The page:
# In order traversal in a BST

Following is code snippet from geeksforgeeks. Although I understand what this code is doing, however I am struggling understanding from code itself. Can anybody explain it line by line. Thanks.

`````` bool isBST(struct node* root)
{
static struct node *prev = NULL;

// traverse the tree in inorder fashion and keep track of prev node
if (root)
{
if (!isBST(root->left))
return false;

// Allows only distinct valued nodes
if (prev != NULL && root->data <= prev->data)
return false;

prev = root;

return isBST(root->right);
}

return true;}``````

The point is that the tree is going to be visited in in-order manner, and prev will always point to a node which was visited before the root, that is to the in-order predcessor of that node. Than it will be checked if that node value is bigger than it’s predcessor value. If that fails once, the function will return false, otherwise tree is BST.

Firstly, this code is basically to check whether the given tree is a BST or not. It does not print the inorder traversal of the BST.
The idea behind this is that we store the value of the previous node and compare it with the value of the current node to check if it is smaller or greater. Now how does that help us?

If noticed carefully, in the inorder traversal , a value that appears before has to be smaller than a value that appears later, because the left child is smaller than the root and the root is smaller than the right child and the order we follow to traverse the BST is :

In inorder traversal, we traverse as follows :

1. left child

2. root

3. right child

Now the code :

if (!isBST(root->left))

return false;

The above portion is a recursive call to the function with the left child as argument. If a false value is returned from the left subtree then return false.

if (prev != NULL && root->data <= prev->data)

return false;

This part compares the previous value with the current ( the current is root ) and returns false if current <= previous.
Notice the <= . This is because BST does not allow two nodes with the same value.

prev = root;

The above statement assigns the current value to the previous variable and we go on to the right subtree to check for the condition of BST with the following code :

return isBST(root->right);

This returns the value received from a recursive call to the function with the right child as argument.

That’s it.

One important thing to note here is that the prev variable is made static, meaning, new instances are not created for it with successive calls to the function. It is not redeclared with successive calls to the isBST() function. This is necessary as we require the prev value that we stored earlier before calling the function.

static variable is the one which is not destroyed even when a function goes out of scope. so the variable will be assigned NULL initially but from the next time in recursion its value will not change by line 1 of the function definition. It will only change by line prev=root.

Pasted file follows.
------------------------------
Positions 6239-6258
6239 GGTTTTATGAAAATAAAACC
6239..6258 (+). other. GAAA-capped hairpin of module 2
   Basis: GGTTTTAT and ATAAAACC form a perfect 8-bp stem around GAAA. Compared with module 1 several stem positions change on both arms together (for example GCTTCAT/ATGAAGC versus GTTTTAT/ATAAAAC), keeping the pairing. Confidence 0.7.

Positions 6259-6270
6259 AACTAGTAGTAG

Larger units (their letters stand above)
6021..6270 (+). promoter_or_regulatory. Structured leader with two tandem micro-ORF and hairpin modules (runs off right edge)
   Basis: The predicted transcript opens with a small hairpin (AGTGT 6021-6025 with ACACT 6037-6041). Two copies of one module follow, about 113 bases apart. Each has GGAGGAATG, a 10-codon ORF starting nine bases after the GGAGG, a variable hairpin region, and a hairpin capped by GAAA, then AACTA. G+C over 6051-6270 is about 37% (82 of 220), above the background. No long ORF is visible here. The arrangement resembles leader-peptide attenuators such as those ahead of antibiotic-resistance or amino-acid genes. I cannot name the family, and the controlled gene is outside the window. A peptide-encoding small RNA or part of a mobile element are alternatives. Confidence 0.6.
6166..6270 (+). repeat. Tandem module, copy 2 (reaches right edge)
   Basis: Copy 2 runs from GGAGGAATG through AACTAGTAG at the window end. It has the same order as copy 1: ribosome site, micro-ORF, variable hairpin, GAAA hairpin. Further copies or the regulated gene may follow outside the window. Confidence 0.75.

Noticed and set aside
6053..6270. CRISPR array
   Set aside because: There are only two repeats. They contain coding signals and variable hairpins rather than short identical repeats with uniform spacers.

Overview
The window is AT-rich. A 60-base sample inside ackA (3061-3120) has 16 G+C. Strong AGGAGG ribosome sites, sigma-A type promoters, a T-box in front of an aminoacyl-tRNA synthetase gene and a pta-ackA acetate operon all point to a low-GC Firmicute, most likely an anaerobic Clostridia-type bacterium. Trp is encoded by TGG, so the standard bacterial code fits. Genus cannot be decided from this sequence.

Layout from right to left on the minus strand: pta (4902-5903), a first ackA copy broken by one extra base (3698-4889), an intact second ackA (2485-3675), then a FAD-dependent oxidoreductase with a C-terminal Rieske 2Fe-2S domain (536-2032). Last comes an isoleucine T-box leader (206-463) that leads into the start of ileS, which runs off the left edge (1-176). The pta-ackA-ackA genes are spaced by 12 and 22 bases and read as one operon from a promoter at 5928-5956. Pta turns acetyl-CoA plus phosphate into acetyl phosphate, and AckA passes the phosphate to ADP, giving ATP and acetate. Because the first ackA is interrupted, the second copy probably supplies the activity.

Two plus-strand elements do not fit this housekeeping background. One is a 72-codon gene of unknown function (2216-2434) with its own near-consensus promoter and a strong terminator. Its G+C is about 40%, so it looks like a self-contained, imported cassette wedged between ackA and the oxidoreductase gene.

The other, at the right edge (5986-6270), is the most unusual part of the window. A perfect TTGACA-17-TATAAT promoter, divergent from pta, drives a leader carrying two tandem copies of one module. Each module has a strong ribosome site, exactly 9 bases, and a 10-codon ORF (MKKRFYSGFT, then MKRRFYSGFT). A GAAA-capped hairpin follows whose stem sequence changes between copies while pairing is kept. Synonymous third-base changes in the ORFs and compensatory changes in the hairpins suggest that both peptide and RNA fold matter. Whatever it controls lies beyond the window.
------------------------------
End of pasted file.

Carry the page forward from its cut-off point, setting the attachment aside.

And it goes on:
root here is the current node worked upon.

now we assume that this is correct ; also we have a 3 level BST with following convention for name of nodes in our minds and dry run this.(sorry i didn’t have karma to upload image of a bst)
1
2 3
4 5 6 7
(note these are just names not the values)

first prev=NULL

Then
if(!BST(root->left))
we enter into next level of iteration and we keep on entering until we reach a leaf and BST.left() becomes null and if(!BST.left()) is called for the leaf since it is null its execution will return True as if(root) condition fails. Now remember that we were at leftmost leaf(4) and prev is still null.

now we check if(prev != NULL && root->data <= prev->data)
but it is false since prev is null and we go to isbst(root-> right) which returns true as it fails at if(root) also prev remains left most leaf(4).and we are one level back due to return and if(!isBST(root->left)) must have return true.

now again execute (prev != NULL && root->data <= prev->data) for 2
here we will compare 2(root) with 4(prev) and prev will become 2

now extending this to right bst; we will be comparing root(5) with prev(2) as expected and ;

so you can see in a lnode parent rnode subsection of binary tree that first prev takes value of left node and compare with parent and then prev takes value of parent to compare with right node as expected.

Pls upvote if you find it useful.
For any querry’s comment/menton me in answer.

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You know what’s better?

use this for inorder traversal

``````void inorder(struct node *r)
{

inorder(r->left);

printf("%d",r->data);

inorder("%d",r->right);

}``````

@diveshuttam Can you also help me with this:

http://code.geeksforgeeks.org/UILnCa
Function starting with line 29.

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Sorry here is just a short explanation as it will take time to figure out details.I will post the detailed explanation tomm. on your main discuss question(if you don’t get one).
it is an example of inorder traversal ;what the first 2 lines of that function do is get us to the left most element(which is by property smallest) and then we traverse the graph in order(ascending) and keep on incrementing count till it reaches k(kth element) and return that element.
If u have any doubt in inorder traversal watch this https://youtu.be/LvKj_4dJmvM?list=PLRdux5uhMFidXKokCp5A_6ROOD8AkWCLB
Hope it helps.

1 Like